How hard was it for the 193 member states of the United Nations General Assembly to vote in favor of Thursday’s resolution condemning human rights violations in Syria? The violations are obvious, and horrific. Since last March, Syria’s regime under dictator Bashar al-Assad has been trying to exterminate open dissent by jailing, torturing, shooting, and shelling its own citizenry. With the Syrian government using heavy weapons against its own people, the death toll is now estimated at roughly 7,000.
If any of the UN’s member states had hesitations over the details of the resolution, which calls for Assad to make way for a peaceful transition to a democratic and pluralistic system, they could comfort themselves that General Assembly resolutions are nonbinding.
The resolution passed, by a vote of 137 to 12, with 17 abstentions (and the remaining 27 presumably out to lunch). By standards of the UN General Assembly, that’s a triumph. But it still means that with Syria’s totalitarian regime trying to keep its dynastic grip on power by murdering its own people by the thousands, 29% of the members of the UN General Assembly could not bring themselves to condemn the process.
That’s quite bad enough. But then there are the dozen states that didn’t just abstain, or duck out of the room, but actively voted against the resolution. The UN, as far as I can discover, has not yet gotten around to posting the voting record. But the BBC has done us the favor of providing a roster. One of those states is Syria itself, which is represented at the UN by the same regime that is butchering its own people — and among its international depredations boasts a horrendous record of terrorist bombings and other variations on murder in Lebanon and Iraq, and support for terrorist groups Hamas and Hezbollah, in Gaza and Lebanon.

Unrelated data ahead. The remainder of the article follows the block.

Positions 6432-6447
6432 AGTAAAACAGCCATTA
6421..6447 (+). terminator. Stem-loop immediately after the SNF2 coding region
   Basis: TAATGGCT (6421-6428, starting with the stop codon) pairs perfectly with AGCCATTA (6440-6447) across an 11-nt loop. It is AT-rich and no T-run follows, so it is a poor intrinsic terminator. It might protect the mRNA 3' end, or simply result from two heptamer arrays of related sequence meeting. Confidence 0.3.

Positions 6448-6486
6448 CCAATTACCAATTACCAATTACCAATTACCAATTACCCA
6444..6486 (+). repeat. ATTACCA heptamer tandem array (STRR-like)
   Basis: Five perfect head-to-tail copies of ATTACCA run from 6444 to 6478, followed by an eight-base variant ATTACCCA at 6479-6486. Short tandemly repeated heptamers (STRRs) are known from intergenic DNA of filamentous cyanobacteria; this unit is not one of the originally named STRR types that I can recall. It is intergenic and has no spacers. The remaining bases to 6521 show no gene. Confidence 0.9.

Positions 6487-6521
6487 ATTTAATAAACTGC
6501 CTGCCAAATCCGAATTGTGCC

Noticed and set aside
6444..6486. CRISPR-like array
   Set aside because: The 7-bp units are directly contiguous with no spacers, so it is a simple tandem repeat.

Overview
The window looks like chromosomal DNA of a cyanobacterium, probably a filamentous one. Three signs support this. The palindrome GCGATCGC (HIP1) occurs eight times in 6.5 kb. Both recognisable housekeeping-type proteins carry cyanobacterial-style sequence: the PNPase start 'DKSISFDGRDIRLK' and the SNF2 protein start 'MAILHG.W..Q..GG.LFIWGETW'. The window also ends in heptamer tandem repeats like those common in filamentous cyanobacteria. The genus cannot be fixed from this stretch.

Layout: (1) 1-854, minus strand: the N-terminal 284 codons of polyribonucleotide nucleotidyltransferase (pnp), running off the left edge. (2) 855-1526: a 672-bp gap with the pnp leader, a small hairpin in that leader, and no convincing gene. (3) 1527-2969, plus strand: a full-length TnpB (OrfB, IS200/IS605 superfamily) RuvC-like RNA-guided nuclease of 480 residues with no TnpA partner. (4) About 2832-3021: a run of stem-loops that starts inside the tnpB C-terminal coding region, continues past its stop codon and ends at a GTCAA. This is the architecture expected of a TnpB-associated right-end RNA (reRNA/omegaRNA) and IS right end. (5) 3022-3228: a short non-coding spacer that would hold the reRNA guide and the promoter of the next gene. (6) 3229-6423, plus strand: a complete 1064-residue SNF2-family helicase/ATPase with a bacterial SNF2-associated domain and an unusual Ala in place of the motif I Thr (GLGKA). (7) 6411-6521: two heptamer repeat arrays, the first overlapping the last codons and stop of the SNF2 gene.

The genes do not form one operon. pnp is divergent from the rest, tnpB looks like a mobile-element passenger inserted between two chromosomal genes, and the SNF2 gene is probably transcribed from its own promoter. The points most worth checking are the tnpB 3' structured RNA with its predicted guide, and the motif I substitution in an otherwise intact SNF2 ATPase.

On the next page is the full dirty dozen, on this voting roll of dishonor:
This is not by any stretch the sum total of repressive regimes that enjoy seats at the UN. Geostrategic considerations — as policy jargon would have it — have aligned against Assad a number of governments that show no respect at home for the pluralistic, democratic medicine they are prescribing for Syria. But the list above is a good starting point for a basic question:
What are these states in the above list doing to deserve membership in the UN at all? Let alone, why do some of them deserve to sit on such major UN bodies as the Security Council (Russia and China), and such theoretically vital bodies as the Human Rights Council (Russia, China, Ecuador, and Cuba)? The UN charter spells out the conditions of membership. Those conditions include accepting the obligations contained in the UN charter — which specifies such aims as tolerance, freedom, living together in peace, as good neighbors, and reaffirming “faith in fundamental human rights, in the dignity and worth of the human person.” Does it uphold the UN charter, to allow voting rights at the UN to governments that neither reflect nor support democracy or aspirations for basic freedoms? Governments that look at a resolution condemning such horrors as the atrocities in Syria — and vote no?
There are some suggestions that may never gain traction at the UN. It’s worth saying them out loud, nonetheless. An obvious retort to a list like that above, is: Throw the bums out.